Standard & Poor’s Ratings Services has assigned its ‘BB-‘ long-term corporate credit rating to the state-owned Romanian rail infrastructure company CFR. The outlook is positive.
The rating on CFR reflects its importance to and support from the central government of Romania (foreign currency BB/Positive/B; local currency BB+/Positive/B). Government support is reflected in state ownership, direct budget subsidies, commitment to improving track access charge (TAC) regulation, state guarantees on almost all of CFR’s existing debt, and the potential to defer tax payments. The monopoly nature of CFR’s business and importance to the Romanian rail sector will require ongoing financial support. The company’s stand-alone profile is too weak to survive without it. CFR has poor operating efficiency, aggressive capital expenditure plans, very weak financial performance, and high counterparty risk.
CFR relies on the ability of the state budget to support its activities. So far, it has not received sufficient subsidies to carry out its ambitious overhaul and modernisation programme.
CFR’s operating efficiency is low, primarily owing to overstaffing. Personnel costs make up almost 40% of total operating costs. Following a government programme, CFR laid off about 8,100 employees, 18% of its workforce, as of Sept. 15, 2003. This should improve efficiency and the profitability of operations.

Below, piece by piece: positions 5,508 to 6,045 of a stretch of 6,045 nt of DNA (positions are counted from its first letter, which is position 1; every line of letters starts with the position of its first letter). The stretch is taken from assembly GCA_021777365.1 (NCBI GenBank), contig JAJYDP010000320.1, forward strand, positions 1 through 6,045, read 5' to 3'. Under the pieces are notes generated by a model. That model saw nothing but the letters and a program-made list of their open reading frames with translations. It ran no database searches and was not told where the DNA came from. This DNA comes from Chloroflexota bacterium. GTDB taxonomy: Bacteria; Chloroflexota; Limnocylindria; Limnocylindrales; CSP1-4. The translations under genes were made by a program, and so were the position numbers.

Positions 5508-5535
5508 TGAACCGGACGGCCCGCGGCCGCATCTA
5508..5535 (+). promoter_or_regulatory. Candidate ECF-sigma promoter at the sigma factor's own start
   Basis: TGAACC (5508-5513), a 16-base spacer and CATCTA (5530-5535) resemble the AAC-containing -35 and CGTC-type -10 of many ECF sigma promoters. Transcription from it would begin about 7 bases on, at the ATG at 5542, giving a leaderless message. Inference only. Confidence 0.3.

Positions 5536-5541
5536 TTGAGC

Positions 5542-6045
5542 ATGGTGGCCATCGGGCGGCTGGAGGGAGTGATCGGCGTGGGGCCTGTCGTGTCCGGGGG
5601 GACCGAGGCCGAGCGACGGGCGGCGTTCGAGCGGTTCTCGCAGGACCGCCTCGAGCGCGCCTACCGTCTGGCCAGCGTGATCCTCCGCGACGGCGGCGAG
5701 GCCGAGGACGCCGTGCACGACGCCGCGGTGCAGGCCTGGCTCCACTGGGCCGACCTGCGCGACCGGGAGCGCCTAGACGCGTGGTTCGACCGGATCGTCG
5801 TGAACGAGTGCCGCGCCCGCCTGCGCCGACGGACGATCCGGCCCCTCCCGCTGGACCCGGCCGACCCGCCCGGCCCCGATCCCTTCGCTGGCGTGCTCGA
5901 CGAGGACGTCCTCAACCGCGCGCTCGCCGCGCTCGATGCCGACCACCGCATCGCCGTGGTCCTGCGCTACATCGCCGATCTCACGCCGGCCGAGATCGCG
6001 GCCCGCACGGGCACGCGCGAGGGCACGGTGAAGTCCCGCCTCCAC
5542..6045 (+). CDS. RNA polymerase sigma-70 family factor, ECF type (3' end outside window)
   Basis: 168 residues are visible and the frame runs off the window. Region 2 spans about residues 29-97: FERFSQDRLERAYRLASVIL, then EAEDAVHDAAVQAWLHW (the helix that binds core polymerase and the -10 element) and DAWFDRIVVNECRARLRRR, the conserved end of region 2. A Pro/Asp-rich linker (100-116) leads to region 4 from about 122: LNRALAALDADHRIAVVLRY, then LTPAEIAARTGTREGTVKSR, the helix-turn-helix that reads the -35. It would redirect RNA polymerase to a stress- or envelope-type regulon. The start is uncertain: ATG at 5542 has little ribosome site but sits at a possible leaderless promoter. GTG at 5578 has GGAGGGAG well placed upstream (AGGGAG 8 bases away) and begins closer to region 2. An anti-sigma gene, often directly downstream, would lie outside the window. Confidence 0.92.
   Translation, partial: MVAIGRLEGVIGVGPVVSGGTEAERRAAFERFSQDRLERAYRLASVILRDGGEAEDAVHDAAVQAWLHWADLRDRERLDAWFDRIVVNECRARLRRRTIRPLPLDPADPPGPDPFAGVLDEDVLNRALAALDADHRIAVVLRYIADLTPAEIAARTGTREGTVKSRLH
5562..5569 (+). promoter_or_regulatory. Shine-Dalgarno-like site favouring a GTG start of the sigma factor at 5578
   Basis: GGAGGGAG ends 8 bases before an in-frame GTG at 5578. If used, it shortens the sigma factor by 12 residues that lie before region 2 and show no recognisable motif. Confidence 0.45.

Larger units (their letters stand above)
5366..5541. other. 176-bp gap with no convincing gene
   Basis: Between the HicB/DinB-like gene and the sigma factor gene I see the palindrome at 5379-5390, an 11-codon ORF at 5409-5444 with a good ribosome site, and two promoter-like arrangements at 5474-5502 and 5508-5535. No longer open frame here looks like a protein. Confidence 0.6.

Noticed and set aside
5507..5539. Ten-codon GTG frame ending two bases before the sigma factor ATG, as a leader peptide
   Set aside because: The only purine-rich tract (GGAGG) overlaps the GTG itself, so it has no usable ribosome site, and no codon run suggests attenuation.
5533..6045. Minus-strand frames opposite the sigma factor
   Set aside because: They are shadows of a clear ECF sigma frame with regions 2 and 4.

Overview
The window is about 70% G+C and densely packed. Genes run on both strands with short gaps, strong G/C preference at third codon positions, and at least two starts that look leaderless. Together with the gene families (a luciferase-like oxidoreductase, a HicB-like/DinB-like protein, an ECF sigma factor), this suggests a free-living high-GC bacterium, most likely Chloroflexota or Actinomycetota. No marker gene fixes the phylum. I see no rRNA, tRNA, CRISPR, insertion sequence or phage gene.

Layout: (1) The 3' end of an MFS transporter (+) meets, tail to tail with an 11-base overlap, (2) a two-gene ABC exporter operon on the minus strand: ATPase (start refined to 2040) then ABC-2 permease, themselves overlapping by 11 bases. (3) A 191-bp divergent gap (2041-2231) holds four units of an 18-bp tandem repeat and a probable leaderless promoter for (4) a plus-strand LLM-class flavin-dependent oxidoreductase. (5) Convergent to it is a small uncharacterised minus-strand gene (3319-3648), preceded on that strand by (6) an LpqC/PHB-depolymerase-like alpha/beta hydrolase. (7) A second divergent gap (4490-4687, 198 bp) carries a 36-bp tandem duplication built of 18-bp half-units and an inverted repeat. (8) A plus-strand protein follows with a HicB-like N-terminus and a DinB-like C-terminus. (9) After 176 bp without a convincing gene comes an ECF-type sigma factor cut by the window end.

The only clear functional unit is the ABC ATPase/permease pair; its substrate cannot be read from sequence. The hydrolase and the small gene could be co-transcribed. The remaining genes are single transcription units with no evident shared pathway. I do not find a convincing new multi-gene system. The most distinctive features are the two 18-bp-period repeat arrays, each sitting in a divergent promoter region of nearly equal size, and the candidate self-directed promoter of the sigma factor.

The company’s financial standing is weak, with very low and volatile cashflow. Operating cash flow in 2002 was close to zero, primarily owing to a build-up of payables to the budget and suppliers. Financial performance may only improve in 2004, when TAC regulation should become more cost-reflective.
“The positive outlook reflects that on the sovereign. Any change in the sovereign rating would have an impact on both the government’s ability to support CFR’s operational and financial obligations and CFR’s position in the Romanian rail sector,” says Standard & Poor’s Infrastructure Finance credit analyst Mikhail Galkin. “The outlook also reflects the expected implementation of the new TAC regime, which should support CFR’s financial standing.”